Partial Ambiguity

Soo Hong Chew, Bin Miao, Songfa Zhong

Research output: Contribution to journalArticlepeer-review


We extend Ellsberg's two-urn paradox and propose three symmetric forms of partial ambiguity by limiting the possible compositions in a deck of 100 red and black cards in three ways. Interval ambiguity involves a symmetric range of 50 − n to 50 + n red cards. Complementarily, disjoint ambiguity arises from two nonintersecting intervals of 0 to n and 100 − n to 100 red cards. Two-point ambiguity involves n or 100 − n red cards. We investigate experimentally attitudes towards partial ambiguity and the corresponding compound lotteries in which the possible compositions are drawn with equal objective probabilities. This yields three key findings: distinct attitudes towards the three forms of partial ambiguity, significant association across attitudes towards partial ambiguity and compound risk, and source preference between two-point ambiguity and two-point compound risk. Our findings help discriminate among models of ambiguity in the literature.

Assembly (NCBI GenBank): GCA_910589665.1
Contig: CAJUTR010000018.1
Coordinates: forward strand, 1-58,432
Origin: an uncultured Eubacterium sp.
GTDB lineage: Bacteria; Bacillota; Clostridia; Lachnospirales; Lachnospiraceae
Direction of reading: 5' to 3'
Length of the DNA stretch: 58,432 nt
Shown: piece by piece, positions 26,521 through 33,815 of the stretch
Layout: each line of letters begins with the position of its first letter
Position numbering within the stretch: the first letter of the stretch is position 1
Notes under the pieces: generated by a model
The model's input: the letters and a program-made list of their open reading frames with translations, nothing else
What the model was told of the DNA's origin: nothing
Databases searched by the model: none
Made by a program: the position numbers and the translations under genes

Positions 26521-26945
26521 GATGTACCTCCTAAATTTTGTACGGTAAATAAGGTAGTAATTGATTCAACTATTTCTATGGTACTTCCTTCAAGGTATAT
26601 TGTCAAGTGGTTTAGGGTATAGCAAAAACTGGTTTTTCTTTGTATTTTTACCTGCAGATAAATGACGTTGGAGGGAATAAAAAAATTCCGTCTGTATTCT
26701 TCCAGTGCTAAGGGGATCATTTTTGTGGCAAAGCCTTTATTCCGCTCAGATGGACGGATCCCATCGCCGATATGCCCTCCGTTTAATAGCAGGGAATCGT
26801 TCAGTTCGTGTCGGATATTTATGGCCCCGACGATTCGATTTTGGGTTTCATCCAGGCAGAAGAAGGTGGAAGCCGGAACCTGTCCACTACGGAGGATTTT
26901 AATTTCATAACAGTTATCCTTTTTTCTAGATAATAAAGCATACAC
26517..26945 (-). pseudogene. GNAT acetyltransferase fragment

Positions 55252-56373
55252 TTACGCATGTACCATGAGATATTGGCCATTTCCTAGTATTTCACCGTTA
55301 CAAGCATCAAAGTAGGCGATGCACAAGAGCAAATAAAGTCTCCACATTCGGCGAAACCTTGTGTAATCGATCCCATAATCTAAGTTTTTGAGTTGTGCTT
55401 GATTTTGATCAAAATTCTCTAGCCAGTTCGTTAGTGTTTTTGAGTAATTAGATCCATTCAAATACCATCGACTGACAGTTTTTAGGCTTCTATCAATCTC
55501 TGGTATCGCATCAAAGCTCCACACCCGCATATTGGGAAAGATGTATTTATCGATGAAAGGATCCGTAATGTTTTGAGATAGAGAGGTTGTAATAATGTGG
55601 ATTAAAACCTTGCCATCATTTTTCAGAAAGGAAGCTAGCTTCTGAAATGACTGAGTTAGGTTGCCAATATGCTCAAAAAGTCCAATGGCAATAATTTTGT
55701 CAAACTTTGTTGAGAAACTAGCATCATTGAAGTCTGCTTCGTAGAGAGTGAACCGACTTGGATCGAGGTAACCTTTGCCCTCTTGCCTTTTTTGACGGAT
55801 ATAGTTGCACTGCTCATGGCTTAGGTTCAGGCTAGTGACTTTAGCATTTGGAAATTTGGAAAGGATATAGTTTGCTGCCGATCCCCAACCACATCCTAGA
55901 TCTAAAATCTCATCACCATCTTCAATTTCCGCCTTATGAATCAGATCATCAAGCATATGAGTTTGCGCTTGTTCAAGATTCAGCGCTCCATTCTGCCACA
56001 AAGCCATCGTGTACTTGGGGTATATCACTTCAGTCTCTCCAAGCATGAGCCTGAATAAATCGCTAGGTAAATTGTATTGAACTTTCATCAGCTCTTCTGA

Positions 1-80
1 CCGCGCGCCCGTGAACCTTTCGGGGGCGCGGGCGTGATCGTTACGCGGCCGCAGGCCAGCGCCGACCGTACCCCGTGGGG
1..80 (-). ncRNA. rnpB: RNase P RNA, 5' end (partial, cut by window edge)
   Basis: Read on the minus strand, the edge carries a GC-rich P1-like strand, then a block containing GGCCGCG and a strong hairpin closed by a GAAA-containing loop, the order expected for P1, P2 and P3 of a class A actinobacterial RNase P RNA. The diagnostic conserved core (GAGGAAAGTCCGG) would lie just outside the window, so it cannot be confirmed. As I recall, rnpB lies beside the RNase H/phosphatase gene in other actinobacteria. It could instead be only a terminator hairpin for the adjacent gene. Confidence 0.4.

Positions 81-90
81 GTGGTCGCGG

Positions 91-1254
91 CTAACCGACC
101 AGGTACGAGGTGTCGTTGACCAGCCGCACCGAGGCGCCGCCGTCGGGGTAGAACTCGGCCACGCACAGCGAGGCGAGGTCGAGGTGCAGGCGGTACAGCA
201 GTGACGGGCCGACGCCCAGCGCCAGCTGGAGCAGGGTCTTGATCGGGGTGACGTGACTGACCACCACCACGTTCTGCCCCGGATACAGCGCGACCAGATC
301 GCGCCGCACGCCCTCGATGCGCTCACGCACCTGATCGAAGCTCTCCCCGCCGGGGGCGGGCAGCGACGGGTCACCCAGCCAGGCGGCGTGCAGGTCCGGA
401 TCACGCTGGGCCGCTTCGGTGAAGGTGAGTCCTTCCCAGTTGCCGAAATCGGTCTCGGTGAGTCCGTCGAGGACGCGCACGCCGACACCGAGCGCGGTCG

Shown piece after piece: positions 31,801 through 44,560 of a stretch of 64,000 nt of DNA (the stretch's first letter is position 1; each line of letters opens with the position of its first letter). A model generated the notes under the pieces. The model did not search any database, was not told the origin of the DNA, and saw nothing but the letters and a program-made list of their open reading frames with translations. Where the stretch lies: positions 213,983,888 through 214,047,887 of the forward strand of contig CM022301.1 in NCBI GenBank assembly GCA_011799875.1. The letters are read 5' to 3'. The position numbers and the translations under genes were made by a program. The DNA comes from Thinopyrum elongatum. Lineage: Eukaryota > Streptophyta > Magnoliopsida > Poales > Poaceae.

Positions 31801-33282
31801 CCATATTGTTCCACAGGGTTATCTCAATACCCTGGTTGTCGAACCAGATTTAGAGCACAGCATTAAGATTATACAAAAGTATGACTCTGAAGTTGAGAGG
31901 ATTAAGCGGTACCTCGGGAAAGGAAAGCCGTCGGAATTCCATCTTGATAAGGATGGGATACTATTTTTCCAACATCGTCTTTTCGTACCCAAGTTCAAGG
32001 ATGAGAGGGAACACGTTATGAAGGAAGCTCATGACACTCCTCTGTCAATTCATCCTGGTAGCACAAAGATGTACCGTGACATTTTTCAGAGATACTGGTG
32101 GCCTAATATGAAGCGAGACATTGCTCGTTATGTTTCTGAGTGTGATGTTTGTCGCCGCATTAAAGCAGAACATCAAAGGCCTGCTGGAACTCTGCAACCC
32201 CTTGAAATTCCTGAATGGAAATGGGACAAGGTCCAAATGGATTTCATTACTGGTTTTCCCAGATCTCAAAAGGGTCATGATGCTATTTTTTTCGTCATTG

Original languageEnglish (US)
Pages (from-to)1239-1260
Number of pages22
Issue number4
StatePublished - Jul 2017


  • Choquet expected utility
  • Ellsberg paradox
  • Risk
  • ambiguity
  • experiment
  • maxmin expected utility
  • recursive non-expected utility
  • source preference

ASJC Scopus subject areas

  • Economics and Econometrics


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